In Maryland Casualty Co. v. Express Products, Inc., 2011 U.S. Dist. LEXIS 108048 (E.D. Pa. Sept. 22, 2011), the United States District Court for the Eastern District of Pennsylvania considered whether an insured was entitled to coverage under a series of general liability policies for an underlying “blast fax” suit.
The insured, Express Products, Inc. (“Express”), was as a defendant in a class action filed in an Illinois state court alleging violations of the Telephone Consumer Protection Act (“TCPA”) and the Illinois Consumer Fraud Act based on Express’ transmittal of thousands of unsolicited advertisements via facsimile. Express’ insurers, Cumberland Mutual Fire Ins. Co. and Maryland Casualty Company, denied coverage under their respective policies’ property damage coverage (Coverage A) on the basis that the underlying suit did not allege an occurrence. The insurers also denied coverage under their policies’ advertising injury coverage (Coverage B) on the basis that the underlying suit did not fall within the definition of any of enumerated offenses constituting “advertising injury.”
After determining that Pennsylvania law governed the policies, the court turned to the coverage issues under the policies two coverages. In considering Coverage A, the court agreed that the underlying suit alleged property damage “through the use of paper and toner, and the loss of use of tangible property that is not physically injured, by tying up the fax.” The court nevertheless concluded that the underlying suit did not allege property damage arising out of an “occurrence” because the suit alleged that Express intentionally sent the faxes. While the underlying suit did allege that Express knew or should have known that it would cause property damage to the plaintiff class, such an allegation, in and of itself did not preclude a finding of intentional conduct since the suit also alleged that Express intentionally sent unsolicited facsimiles. The court also rejected the insured’s argument that the mere inclusion of the word negligence in the underlying suit triggered a defense obligation. Plaintiffs’ use of this word, explained the court, was to allege that even if Express’ conduct was negligent, its conduct was still in violation of the TCPA. This did not rise to the level of an actual allegation of negligent conduct. The court further held in passing that the policies’ expected and intended exclusions applied, since the complaint alleged that Express sent the facsimiles knowing that such would result in the use of plaintiffs’ fax, toner, paper and ink.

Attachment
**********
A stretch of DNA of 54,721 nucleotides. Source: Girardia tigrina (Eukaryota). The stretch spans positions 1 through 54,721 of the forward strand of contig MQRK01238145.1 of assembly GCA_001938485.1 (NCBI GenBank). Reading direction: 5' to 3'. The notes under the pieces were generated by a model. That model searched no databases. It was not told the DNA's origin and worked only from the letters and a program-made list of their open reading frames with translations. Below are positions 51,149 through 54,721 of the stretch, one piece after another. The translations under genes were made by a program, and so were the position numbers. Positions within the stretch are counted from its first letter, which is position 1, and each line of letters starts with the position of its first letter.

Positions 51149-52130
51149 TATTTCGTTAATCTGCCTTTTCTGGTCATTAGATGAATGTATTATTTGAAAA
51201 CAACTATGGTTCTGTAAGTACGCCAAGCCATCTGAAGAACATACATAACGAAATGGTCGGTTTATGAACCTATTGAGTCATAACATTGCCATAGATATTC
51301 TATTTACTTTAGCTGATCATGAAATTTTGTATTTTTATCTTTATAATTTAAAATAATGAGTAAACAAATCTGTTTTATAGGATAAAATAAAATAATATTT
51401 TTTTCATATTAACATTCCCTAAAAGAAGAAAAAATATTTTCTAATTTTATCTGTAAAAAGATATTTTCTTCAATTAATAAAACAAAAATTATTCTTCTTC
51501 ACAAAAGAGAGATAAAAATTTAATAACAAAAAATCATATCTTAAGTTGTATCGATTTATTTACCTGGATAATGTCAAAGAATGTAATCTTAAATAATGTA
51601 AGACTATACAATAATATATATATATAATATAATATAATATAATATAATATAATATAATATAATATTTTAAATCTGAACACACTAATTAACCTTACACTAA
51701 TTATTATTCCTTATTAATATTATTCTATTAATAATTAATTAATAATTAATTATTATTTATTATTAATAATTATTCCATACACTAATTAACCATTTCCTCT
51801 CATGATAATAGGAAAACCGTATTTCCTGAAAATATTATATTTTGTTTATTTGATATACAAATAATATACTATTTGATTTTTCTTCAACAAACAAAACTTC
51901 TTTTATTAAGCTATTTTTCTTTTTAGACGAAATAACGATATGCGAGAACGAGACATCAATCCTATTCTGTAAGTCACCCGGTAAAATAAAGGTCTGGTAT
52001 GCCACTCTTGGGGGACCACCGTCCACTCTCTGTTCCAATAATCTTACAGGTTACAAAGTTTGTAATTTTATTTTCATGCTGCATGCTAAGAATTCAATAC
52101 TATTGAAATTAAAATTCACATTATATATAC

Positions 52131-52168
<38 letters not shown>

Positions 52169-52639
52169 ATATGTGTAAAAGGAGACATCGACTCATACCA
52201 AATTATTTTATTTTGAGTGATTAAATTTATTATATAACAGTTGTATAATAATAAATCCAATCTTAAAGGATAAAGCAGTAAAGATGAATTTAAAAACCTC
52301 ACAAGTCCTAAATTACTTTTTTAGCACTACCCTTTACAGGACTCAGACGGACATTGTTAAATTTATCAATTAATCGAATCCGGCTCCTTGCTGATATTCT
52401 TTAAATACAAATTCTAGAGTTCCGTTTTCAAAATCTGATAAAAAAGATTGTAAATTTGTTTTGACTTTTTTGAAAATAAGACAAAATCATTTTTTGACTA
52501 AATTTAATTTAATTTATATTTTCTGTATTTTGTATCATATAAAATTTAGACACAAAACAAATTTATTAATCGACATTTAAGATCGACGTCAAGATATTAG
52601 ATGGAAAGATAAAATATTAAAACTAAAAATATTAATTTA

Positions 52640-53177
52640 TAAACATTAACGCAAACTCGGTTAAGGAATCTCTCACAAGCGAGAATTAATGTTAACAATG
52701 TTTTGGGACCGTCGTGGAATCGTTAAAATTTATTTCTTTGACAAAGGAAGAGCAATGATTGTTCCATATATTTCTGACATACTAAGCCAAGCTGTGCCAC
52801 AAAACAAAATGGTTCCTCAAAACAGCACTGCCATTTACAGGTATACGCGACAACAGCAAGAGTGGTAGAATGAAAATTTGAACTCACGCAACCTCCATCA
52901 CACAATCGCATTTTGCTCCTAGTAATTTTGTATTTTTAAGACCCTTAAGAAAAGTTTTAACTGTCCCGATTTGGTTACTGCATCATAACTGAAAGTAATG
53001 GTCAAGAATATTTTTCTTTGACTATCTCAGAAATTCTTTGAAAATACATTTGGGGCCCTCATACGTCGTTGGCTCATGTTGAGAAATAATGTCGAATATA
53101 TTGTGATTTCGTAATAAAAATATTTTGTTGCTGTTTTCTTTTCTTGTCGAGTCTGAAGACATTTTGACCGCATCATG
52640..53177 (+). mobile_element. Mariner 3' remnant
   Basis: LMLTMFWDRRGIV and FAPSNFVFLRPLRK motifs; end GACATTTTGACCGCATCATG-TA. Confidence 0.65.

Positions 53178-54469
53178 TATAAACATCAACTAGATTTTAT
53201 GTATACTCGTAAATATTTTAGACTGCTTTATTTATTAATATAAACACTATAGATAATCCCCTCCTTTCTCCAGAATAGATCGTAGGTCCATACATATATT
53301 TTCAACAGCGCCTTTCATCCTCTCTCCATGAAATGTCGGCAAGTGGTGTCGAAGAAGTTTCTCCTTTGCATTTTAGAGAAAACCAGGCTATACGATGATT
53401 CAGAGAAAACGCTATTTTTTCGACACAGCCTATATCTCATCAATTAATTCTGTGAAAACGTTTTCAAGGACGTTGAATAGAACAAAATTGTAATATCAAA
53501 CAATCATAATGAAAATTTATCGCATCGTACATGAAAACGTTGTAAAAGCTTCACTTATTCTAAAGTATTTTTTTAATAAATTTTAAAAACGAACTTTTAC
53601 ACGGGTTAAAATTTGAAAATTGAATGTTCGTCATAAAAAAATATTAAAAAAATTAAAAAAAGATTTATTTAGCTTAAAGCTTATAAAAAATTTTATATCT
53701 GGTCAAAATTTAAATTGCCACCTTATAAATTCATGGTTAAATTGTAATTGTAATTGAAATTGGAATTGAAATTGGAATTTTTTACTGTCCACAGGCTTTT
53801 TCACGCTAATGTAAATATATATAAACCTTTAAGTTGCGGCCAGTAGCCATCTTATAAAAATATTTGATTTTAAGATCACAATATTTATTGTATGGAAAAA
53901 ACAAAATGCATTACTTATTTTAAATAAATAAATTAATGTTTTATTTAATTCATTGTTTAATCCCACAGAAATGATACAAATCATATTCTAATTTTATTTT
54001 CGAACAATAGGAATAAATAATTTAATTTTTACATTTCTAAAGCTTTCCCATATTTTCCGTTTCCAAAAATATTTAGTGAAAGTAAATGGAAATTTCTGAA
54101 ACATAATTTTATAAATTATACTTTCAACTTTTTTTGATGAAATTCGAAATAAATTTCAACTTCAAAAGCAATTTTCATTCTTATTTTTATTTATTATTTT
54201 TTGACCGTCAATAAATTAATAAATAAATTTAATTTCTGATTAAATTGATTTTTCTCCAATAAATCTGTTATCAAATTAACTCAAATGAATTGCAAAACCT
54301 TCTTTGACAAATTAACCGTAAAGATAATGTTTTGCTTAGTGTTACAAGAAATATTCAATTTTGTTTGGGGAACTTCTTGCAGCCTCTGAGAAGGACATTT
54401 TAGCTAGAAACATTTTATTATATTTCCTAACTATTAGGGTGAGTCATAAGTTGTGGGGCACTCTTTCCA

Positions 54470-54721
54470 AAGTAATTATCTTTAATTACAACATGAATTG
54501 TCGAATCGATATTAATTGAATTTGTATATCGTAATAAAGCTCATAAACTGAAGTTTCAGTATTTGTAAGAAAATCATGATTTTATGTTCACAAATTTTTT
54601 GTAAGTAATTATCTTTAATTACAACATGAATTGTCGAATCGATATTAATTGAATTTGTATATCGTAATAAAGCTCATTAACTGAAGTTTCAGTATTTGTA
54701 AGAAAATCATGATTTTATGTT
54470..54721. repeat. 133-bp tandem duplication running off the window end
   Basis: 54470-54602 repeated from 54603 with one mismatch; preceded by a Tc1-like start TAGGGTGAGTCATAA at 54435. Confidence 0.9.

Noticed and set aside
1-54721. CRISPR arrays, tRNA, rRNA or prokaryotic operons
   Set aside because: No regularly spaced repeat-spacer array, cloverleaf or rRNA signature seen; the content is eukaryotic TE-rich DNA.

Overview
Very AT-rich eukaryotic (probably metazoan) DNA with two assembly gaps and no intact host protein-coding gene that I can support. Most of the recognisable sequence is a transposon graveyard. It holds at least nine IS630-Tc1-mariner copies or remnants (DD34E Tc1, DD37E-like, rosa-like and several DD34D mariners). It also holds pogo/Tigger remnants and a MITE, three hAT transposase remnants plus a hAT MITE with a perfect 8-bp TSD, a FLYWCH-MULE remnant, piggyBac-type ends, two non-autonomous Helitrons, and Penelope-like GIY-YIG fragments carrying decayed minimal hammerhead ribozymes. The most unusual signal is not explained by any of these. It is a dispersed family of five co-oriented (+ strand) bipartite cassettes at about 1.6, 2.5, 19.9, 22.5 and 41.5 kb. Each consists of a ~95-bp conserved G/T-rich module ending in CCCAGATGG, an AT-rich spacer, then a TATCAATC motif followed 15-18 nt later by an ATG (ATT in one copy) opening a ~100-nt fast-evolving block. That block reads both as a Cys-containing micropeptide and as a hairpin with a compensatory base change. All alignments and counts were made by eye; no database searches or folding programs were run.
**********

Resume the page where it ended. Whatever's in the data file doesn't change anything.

The court further held that the underlying suit did not trigger coverage under the Policies’ advertising injury coverage. The only potentially applicable offense, explained the court, was the offense of “oral or written publication of material that violates a person’s right of privacy.” The court concluded, however, that the underlying suit pertained to Express’ use of plaintiffs’ property (i.e., fax, paper, toner, etc.) and the financial consequences of the such facsimiles rather than plaintiffs’ privacy rights, generally understood under Pennsylvania law to mean “secrecy interests.” Central to the court’s reasoning in this regard was that the underlying suit did not focus on the content of the facsimiles, but rather that they were sent in the first place.